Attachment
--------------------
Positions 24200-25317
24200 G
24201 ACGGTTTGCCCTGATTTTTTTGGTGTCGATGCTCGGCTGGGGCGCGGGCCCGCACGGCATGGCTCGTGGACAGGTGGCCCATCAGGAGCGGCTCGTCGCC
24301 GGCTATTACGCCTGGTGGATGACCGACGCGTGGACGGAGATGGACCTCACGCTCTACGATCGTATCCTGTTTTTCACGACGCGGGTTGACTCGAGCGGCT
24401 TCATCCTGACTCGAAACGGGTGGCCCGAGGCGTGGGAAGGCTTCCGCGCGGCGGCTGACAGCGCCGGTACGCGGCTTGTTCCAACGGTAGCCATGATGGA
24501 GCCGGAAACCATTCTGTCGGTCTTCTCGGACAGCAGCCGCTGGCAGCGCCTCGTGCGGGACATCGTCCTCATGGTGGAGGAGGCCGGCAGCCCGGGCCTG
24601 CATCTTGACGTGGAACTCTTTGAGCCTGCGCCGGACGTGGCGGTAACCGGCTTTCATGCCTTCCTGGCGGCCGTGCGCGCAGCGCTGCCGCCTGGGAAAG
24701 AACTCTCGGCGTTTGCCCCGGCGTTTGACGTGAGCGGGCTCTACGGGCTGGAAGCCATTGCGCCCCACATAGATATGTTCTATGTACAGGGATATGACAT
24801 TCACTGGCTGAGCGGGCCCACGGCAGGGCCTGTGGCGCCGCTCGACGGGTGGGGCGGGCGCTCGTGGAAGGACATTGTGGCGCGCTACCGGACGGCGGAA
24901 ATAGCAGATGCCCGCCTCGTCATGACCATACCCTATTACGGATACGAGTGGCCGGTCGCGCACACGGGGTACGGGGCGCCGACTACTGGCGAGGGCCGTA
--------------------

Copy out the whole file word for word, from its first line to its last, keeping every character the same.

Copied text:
Positions 24200-25317
24200 G
24201 ACGGTTTGCCCTGATTTTTTTGGTGTCGATGCTCGGCTGGGGCGCGGGCCCGCACGGCATGGCTCGTGGACAGGTGGCCCATCAGGAGCGGCTCGTCGCC
24301 GGCTATTACGCCTGGTGGATGACCGACGCGTGGACGGAGATGGACCTCACGCTCTACGATCGTATCCTGTTTTTCACGACGCGGGTTGACTCGAGCGGCT
24401 TCATCCTGACTCGAAACGGGTGGCCCGAGGCGTGGGAAGGCTTCCGCGCGGCGGCTGACAGCGCCGGTACGCGGCTTGTTCCAACGGTAGCCATGATGGA
24501 GCCGGAAACCATTCTGTCGGTCTTCTCGGACAGCAGCCGCTGGCAGCGCCTCGTGCGGGACATCGTCCTCATGGTGGAGGAGGCCGGCAGCCCGGGCCTG
24601 CATCTTGACGTGGAACTCTTTGAGCCTGCGCCGGACGTGGCGGTAACCGGCTTTCATGCCTTCCTGGCGGCCGTGCGCGCAGCGCTGCCGCCTGGGAAAG
24701 AACTCTCGGCGTTTGCCCCGGCGTTTGACGTGAGCGGGCTCTACGGGCTGGAAGCCATTGCGCCCCACATAGATATGTTCTATGTACAGGGATATGACAT
24801 TCACTGGCTGAGCGGGCCCACGGCAGGGCCTGTGGCGCCGCTCGACGGGTGGGGCGGGCGCTCGTGGAAGGACATTGTGGCGCGCTACCGGACGGCGGAA
24901 ATAGCAGATGCCCGCCTCGTCATGACCATACCCTATTACGGATACGAGTGGCCGGTCGCGCACACGGGGTACGGGGCGCCGACTACTGGCGAGGGCCGTA